HOW TO BUY CAR PARTS
by Bob Hagin
January 24, 1997
If you suddenly decided that it would be a great weekend project to duplicate that car or truck that's in your garage by assembling another out of a complete pile of new parts, you'd be in for a big surprise. It would probably cost you three or four times the price of the original vehicle and that wouldn't include the labor of putting it together. You'd have to supply the elbow grease yourself.
But regardless of their cost, parts are a necessity. I've never encountered a car or truck that didn't eventually need replacement parts unless the owner sealed it up in a time capsule, got rid of it before it's first oil and filter change or didn't drive it enough to wear out the original tires. And if you depend on someone else to take care of your vehicle, you still qualify as an auto parts buyer - but through a third party. But where to get the right part at the right price can be a problem.
Needless to say, auto parts and accessories can be purchased from many sources and some of those sources may come as a surprise to you:
GROCERY AND DRUG STORES - While cruising down the aisles of your favorite food market or pharmacy, you may pass by a display of motor oils, air filters, automotive chemicals and some driver's aids like ice scrapers, etc. They have recognizable brands as well of off-beat names that may or may not be of very good quality. Just don't expect the clerk at the checkout stand to perform an oil and filter change for you.
AUTO PARTS CHAIN - The aftermarket auto parts business is multi-billion dollars in scope and some heavy hitters are in the game. Several of the "small" auto parts chains around the country are actually owned by huge corporations that market them as separate entities. They offer fairly good quality parts at reasonable prices but very often their sales people aren't "car folks" since the pay is usually very low. Most times they can't help you with what ails your vehicle and simply supply the part you ask for. It's been my experience that often the part is wrong because the clerk picked up the wrong box or the wrong part was put in the right box at the off-shore factory. When you buy here, know what you need and take the old part with you for a visual comparison.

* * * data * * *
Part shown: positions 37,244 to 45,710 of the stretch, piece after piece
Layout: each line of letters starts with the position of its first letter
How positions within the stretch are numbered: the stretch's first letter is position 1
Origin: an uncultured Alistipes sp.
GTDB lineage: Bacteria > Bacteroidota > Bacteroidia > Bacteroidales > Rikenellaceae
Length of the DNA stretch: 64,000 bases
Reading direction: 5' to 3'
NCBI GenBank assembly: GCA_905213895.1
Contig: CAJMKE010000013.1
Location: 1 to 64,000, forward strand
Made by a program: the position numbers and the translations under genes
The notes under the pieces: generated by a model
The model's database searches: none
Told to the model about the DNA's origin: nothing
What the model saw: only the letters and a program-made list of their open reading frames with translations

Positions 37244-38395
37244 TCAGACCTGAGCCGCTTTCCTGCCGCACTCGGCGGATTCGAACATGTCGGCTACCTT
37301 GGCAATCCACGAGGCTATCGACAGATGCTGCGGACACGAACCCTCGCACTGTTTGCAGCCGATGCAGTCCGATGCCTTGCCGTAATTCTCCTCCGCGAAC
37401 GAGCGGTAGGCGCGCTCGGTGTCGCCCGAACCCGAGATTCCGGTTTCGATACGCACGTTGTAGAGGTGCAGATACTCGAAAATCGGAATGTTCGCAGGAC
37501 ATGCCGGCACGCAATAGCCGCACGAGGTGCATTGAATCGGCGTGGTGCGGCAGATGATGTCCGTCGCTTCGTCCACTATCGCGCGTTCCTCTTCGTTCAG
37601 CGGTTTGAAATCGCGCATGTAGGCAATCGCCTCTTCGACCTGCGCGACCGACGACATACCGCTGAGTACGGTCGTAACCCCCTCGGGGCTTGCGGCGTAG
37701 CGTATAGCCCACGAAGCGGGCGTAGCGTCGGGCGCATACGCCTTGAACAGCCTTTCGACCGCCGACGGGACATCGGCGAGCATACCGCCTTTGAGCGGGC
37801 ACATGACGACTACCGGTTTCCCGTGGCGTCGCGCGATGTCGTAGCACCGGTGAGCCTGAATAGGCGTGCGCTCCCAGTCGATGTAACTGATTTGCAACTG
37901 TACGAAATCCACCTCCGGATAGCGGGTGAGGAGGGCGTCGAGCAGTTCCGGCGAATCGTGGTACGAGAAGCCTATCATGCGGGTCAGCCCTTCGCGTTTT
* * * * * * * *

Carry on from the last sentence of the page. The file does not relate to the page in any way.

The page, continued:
MASS-MERCHANDISER - You can also buy auto parts and accessories at the same place you buy clothes, appliances, bedding and shoes. And when you buy them, you can put the purchases on your credit card. These retailers usually restrict themselves to fast-moving items like tires, batteries and ancillary items like snow chains and such. The merchandise they sell often carries their own names but is usually made by a quality manufacturer who puts its buyer's brand name on the product. Good quality but don't expect much personalized service.
SMALL NEIGHBORHOOD PART STORES - The place where I usually buy my parts is typical. It's been in the same place for 30 years or more, has always had the same name and many the same guys have been there the entire time. They've "matured" from smart young enthusiasts to crotchety old guys, but they really know their parts and if you go very often, they get to know you by name. They sell "hard parts" (pistons, valves, bearings, etc.) but often have accessories and hot-rod parts as well.
NEW CAR DEALERSHIPS - The place where you bought your car obviously knows the exact part you need and the people behind the counter have gone to factory schools and been certified for their proficiency. Their stock of parts can run into millions of dollars and they always have the latest information on updates. If they don't have the part you need, they usually have one-or-two day delivery from a factory warehouse.
DISMANTLING YARDS - They used to be called junk yards but when it began to involve seven and eight figures, the business went upscale. Body sections (called "clips" in the trade, I'm told) are the main money-makers for these recyclers but they also have perfectly usable low-mileage engines, transmissions, alternators, etc., that are usually guaranteed as long or longer than the average rebuilt part and at very reasonable prices. And unless you're dealing with an old-time yard, you don't have to wallow in the mud to pull the part off yourself.
CATALOG SALES - Like all catalog businesses, those that deal with auto parts have proliferated like toadstools after a rain storm. Most are put out by specialty houses that deal in race car equipment, vintage auto restorations or special auto tools. They sometimes provide the only source of parts for rare cars and trucks. The one exception I can think of is the J.C. Whitney & Co. catalog that has been in publication since shortly after World War II. It still contains everything from engine rebuild kits to fuzzy dice to hang from your rear view mirror.
SWAP MEETS - The parts you find at auto swap meets (we aficionados don't like the term "flea market") range from those sold by professional rebuilders to rusty trash brought out by their owners as an excuse to spend a day with old friends. Some meets are held on an anything-goes basis (as long as the items are auto-related) to very specialized events that target parts for VW Bugs or for British cars. They're as much a spectator event as they are serious business ventures and I always attend. I rarely buy anything but I always have a good time.
There are lots of places where you can buy parts and accessories for your vehicle. Some are better than others, some easier and some cheaper. In coming weeks, we'll explore how to learn to install them yourself.